How to be a Better Writer

For Jamie: What I learned when I dipped into the excellently delicious Outliers.

Malcolm Gladwell is such an engaging writer and his subject here–extraordinary people who are markedly different, more successful, way smarter–is fascinating. Gladwell investigates the variety of circumstances that separate the super-successful from average folk like me. Along the way, he piles on the cool facts. For example, I learned that to become a world-class expert in just about any field a person needs to put in ten years of really really hard work. They need to work three times as hard as the average person.

Another way to calculate those ten years is in hours. About 10,000 hours will yield “mastery associated with anything” including writing. Which got me thinking. How many hours have I put into writing over the years? From about age 23, when I wrote my first novel, to 33, I didn’t rack up a whole lot of hours writing. I had two babies and a house to keep. Then I had a divorce to get through and a remarriage to negotiate. I also started college. I figure those 10 years yielded probably 500 hours of writing. Pretty simple to see why I was not a success at my dream career.

From 33 to 43, I did a little better. My kids were older, my marriage was settling down into a stable union, and I wrote a lot for college. After I started teaching, I also wrote a novella every summer. I’d say those ten years likely yielded 1000 hours. Still way below the “New York is calling with a contract offer” limit.

So the first 20 years of my writing life, even though I loved writing and was passionate about wanting to be a writer, I had only accumulated 1500 hours of writing time. Not enough to be called a master by any stretch. In retrospect, I realize that I was just too busy living my family life and figuring out how to be a good teacher.

Then something wonderful happened. I found a window of time, five years exactly, when I was able to write every day for three hours a day. By this time my kids were out of college and on their own. My husband has always been low maintenance. We were in a good financial position, and I felt so ready. With Al’s blessing, I took a break from teaching and totally devoted myself to writing. I wrote several novels during this time, started my blog, reviewed on average 10 books a month for Romantic Times. I treated writing like a real job and many, many days I clocked well over three hours at my computer. I’m averaging it out, because I know some days I only worked an hour or two. That five year period gave me 5500 writing hours.

Believe me, I saw my ability jump. I could actually tell that I was getting better. A lot better. Still, at 7,000 writing hours clocked, I wasn’t anywhere near the 10,000 hours I needed to become an “expert.” And a few years ago, the economy started to shift, and I went back to work. But an amazing thing happened when I returned to teaching. I kept up my three hours a day output. It was a habit I loved, and I made time for it. Again, some days I’d work eight hours straight and others I’d work one or two, but on average I added another 4500 hours, to put me at 11500 hours, well over the 10,000 mark.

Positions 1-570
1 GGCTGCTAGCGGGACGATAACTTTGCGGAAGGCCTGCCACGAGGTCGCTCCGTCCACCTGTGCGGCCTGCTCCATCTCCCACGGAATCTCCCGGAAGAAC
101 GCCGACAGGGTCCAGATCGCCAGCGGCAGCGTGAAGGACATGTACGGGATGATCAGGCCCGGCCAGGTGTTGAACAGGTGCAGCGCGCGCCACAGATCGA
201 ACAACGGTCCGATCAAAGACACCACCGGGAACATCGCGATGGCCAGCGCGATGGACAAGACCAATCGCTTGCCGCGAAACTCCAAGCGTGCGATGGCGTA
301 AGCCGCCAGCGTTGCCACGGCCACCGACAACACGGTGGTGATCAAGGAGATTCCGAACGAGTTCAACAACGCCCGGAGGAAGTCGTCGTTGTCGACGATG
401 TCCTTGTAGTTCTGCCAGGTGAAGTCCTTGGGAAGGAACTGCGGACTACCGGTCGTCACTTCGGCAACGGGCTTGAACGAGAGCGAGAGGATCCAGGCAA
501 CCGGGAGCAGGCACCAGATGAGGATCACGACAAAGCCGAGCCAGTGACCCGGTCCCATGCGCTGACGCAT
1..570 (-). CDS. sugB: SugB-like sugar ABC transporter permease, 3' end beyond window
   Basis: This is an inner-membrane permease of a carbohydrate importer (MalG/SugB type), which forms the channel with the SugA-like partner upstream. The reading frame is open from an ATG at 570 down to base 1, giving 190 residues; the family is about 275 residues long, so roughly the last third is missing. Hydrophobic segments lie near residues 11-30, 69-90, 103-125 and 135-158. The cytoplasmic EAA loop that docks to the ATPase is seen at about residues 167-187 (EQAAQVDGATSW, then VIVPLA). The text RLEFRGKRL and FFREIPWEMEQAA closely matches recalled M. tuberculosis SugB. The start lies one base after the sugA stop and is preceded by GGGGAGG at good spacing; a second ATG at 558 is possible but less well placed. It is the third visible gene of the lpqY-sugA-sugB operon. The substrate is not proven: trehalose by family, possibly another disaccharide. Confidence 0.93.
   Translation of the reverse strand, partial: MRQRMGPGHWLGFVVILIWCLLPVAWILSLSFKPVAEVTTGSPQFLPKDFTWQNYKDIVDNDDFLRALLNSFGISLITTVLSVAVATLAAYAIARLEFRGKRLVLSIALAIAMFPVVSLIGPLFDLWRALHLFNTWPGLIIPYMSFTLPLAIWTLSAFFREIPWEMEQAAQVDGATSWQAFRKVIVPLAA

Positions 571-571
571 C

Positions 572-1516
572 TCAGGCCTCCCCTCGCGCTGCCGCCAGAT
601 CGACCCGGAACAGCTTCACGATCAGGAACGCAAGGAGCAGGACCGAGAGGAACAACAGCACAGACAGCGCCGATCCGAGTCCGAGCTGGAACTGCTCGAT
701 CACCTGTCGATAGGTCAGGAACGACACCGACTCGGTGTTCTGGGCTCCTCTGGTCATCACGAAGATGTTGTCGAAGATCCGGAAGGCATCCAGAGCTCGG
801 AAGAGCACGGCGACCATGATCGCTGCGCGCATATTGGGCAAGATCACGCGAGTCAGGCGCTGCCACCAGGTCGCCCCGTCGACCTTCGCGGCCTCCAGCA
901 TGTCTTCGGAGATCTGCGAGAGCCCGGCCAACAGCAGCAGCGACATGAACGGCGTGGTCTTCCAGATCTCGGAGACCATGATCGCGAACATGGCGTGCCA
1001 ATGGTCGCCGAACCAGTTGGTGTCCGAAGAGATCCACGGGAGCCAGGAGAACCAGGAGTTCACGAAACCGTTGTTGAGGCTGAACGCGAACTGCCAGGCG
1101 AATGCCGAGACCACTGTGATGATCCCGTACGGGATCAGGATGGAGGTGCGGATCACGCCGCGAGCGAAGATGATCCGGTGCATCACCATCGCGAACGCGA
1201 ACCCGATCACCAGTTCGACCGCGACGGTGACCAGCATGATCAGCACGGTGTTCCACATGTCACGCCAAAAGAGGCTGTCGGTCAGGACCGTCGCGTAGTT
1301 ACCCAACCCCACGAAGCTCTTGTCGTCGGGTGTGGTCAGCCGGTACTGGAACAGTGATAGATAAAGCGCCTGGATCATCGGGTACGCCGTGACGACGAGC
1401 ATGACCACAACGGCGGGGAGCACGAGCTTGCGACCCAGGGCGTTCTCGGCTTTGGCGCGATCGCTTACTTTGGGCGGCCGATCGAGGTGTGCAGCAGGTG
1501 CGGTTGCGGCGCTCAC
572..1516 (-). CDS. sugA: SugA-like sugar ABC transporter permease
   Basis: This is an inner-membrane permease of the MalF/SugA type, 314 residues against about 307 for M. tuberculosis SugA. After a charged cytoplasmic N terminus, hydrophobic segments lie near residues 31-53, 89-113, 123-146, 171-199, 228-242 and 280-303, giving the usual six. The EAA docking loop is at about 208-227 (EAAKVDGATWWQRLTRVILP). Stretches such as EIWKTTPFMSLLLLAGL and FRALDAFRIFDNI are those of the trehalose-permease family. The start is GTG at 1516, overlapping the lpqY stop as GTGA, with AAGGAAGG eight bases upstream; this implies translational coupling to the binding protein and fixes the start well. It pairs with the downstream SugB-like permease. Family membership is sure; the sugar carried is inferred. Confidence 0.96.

When I figured this out last night I was so amazed I immediately subtracted two weeks vacation for nine years. Still at 10,000 hours. Of course, this doesn’t mean I’ll get a great publishing contract or a promotion at Publishers Weekly. It doesn’t even mean anybody will want to read my blog. It just means I put in the time it takes to master my craft. Sure, it took me thirty years instead of ten, but every single hour has been a total pleasure.

*Reprinted from a 2008 blog post. Betcha I’ve got another several thousand words under my belt by now. Also a publisher!

An Idea Knocks

This is for Sharon, a wonderful writing friend from way back in the e-zine 50-something days:) Her question was: How do you know where to start a story?

This is one of the reasons it’s easier to be a writer than a knitter. In knitting, if you miss a row, it has to be unraveled immediately. In the first draft of a novel, all you need is the slightest whiff of an idea. You write it down and, if it’s a book, ideas and words accumulate. I freewrite first drafts with no plan or plot in mind until something comes to me, like a gift. No unraveling until the first draft is complete in all it’s clumsy awkwardness.

Usually at about 30K or so, I have a real grasp of what I want the book to be, so I print it out and read over what I have. Then I make an outline, which I rarely follow to the letter. Ideas are still coming, much of the time faster than I can write them down. I take notes, reminding me of a scene I must write and the location I want to put it in. At this point I also create a collage incorporating images, patterns, and colors that remind me of the book and its characters. That collage usually goes on a corkboard above my writing desk.

As you see from the picture above, because I recently moved house after 25 years, I saved just a little bit of my last collage: the names of my characters. Since I have a series (Blue Lake) started, I am going to keep my ocean picture and the snapshot of Al & me on our honeymoon with the Pacific Ocean in the background. I plan to create my next collage on Pinterest. If I ever get this WIP finished.